Two questions are of prime importance: How reliable is the United States under the Biden administration? And will European states be able to rely on each other when necessary?

Donald Trump’s election as President of the United States was a shock for Berlin. But although the American President never tired of criticizing Germany the most of all the Allies, Berlin did not, as Barbara Kunz demonstrated, draw the conclusion that Europe inevitably needs a "plan B" to compensate for degrading transatlantic relations and increasing uncertainties regarding US security guarantees. The country has strongly felt that "the times when one could rely on others are somewhat over". Nevertheless, this conviction was not followed by concrete ramifications in defense policies.

With the Trump administration gone, we can expect to see Berlin playing its traditional fanfare, praising the United States as Germany’s most important ally in security and defense policy. There is unison that Germany and Europe depend on America’s nuclear and conventional capabilities to protect itself. Thus, Berlin seeks to find ways to ensure that the US continues to commit to defending Europe while shifting its strategic focus to Asia. Berlin is currently striving in different ways to attract the US’s interest in Europe. On the occasion of the 65th anniversary of the Bundeswehr, Federal President Frank-Walter Steinmeier stated on November 12, 2020: "With regard to security policy, I see our country as having a dual responsibility. For Germany, the development of an EU capable of taking action in defense policy is as pressing as the expansion of the European pillar of NATO. We Germans must understand that a strong Europe is our investment in a transatlantic relationship. […] If we invest in Europe, then other Europeans will follow our lead. It will cost us more […]. But despite notable progress, it will be a long time before the European Union will be able to guarantee all its members’ security on its own. Counting solely and merely on the EU would mean driving a wedge through Europe. We will continue to urgently need the strongest and largest partner in the Alliance. But only a Europe with the desire and ability to protect itself credibly will have the best chances of keeping the United States in NATO".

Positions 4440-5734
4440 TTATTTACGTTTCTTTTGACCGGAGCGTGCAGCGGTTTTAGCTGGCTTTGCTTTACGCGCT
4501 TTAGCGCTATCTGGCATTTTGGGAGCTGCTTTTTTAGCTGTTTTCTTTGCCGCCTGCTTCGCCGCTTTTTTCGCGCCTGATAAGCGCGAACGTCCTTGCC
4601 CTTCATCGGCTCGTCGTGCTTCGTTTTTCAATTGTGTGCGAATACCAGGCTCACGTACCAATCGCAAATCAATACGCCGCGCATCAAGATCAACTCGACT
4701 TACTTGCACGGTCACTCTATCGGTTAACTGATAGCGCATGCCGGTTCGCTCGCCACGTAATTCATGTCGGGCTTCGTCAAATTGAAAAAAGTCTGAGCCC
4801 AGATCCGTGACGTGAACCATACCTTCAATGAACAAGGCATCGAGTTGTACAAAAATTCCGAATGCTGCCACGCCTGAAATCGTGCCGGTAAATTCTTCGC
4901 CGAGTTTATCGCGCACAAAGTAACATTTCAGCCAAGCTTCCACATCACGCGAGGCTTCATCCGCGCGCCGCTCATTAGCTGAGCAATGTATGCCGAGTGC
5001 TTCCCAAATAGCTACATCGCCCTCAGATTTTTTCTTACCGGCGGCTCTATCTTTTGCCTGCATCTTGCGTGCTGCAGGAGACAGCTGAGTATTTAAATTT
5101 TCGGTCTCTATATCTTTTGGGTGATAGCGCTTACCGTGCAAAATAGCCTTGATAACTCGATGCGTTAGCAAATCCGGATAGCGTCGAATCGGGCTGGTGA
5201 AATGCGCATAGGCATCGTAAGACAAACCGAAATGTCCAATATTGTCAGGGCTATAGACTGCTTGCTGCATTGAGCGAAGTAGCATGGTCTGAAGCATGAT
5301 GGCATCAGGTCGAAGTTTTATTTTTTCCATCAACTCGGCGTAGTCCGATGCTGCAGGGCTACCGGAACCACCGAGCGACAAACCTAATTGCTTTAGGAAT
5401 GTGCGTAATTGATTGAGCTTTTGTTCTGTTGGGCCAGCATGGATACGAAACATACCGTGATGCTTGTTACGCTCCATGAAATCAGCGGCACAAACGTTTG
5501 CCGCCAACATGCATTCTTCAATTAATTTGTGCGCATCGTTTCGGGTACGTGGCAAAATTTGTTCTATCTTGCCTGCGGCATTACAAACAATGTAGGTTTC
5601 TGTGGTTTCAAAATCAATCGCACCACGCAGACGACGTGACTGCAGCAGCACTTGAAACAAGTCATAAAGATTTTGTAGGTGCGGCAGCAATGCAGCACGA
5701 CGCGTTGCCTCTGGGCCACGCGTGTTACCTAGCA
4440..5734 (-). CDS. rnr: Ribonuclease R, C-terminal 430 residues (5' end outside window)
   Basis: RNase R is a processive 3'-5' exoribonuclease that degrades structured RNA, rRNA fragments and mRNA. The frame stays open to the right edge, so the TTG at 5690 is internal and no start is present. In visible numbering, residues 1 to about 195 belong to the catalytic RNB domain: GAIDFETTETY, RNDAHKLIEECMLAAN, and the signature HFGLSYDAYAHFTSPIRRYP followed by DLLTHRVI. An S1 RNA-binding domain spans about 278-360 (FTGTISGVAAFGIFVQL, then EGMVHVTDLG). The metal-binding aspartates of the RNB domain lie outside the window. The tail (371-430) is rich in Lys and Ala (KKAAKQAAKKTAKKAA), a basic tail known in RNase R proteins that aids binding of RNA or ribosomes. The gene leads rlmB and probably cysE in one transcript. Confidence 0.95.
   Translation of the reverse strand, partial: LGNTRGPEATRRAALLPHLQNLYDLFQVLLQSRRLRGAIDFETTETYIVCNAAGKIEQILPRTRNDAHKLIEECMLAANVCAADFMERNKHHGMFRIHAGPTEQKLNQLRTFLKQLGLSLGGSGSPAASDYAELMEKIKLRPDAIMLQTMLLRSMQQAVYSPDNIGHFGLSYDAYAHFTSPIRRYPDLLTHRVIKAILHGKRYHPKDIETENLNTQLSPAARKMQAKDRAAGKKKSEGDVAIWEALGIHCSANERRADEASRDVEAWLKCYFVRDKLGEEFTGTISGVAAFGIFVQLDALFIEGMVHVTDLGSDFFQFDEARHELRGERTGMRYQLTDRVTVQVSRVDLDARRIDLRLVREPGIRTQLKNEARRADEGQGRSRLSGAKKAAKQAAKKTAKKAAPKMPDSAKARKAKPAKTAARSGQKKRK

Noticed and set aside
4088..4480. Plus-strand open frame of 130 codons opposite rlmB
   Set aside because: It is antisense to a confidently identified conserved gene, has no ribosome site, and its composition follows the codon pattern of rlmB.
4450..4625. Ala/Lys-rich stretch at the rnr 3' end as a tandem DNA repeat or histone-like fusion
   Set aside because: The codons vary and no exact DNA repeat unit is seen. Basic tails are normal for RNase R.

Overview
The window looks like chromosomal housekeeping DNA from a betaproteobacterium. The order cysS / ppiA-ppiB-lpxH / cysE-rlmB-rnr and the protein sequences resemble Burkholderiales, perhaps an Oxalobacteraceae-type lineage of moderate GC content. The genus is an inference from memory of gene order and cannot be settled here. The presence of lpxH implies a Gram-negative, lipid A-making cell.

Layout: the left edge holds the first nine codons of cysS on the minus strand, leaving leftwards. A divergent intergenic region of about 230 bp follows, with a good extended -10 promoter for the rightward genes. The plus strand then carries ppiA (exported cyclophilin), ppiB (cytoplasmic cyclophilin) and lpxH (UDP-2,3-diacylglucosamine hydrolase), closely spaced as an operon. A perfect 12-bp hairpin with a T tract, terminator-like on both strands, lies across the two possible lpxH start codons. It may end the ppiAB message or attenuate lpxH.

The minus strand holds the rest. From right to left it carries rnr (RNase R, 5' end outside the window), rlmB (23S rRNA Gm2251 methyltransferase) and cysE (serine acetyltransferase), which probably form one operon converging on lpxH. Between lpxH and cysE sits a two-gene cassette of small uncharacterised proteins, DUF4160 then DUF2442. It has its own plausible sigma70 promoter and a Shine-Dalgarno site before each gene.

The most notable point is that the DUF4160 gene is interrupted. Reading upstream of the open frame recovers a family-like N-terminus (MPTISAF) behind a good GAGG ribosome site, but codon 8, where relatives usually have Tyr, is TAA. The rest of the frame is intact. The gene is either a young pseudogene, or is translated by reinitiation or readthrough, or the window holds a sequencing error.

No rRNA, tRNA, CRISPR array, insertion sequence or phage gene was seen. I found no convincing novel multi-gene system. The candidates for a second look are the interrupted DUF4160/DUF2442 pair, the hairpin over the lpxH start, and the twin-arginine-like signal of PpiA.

The following five consequences arise from these statements for European defense:

  • Germany’s security and defense efforts primarily serve the goal of preserving American security guarantees. The country will thus continue to increase efforts to improve the military capabilities of EU member states and to reliably boost its defense budget even in times of Covid-19. Both measures are seen as vehicles for defusing US criticism of the supposedly unfair burden-sharing in transatlantic security relations. In 2021, the German government will increase the defense budget by 1.3 billion euros to 46.93 billion euros. The government defended this increase in times of tight budget constraints with the argument that this budget sets the course for important projects, especially European ones. The NATO target of spending two percent of economic output on defense is something the German government wants to achieve by 2031. It is worth noting that the pandemic and the resulting shrunken gross domestic product are responsible for the fact that the Germans have approached this goal - without spending an additional cent - faster than expected: according to calculations by the Ministry of Defense, they will end up at 1.56 per cent this year.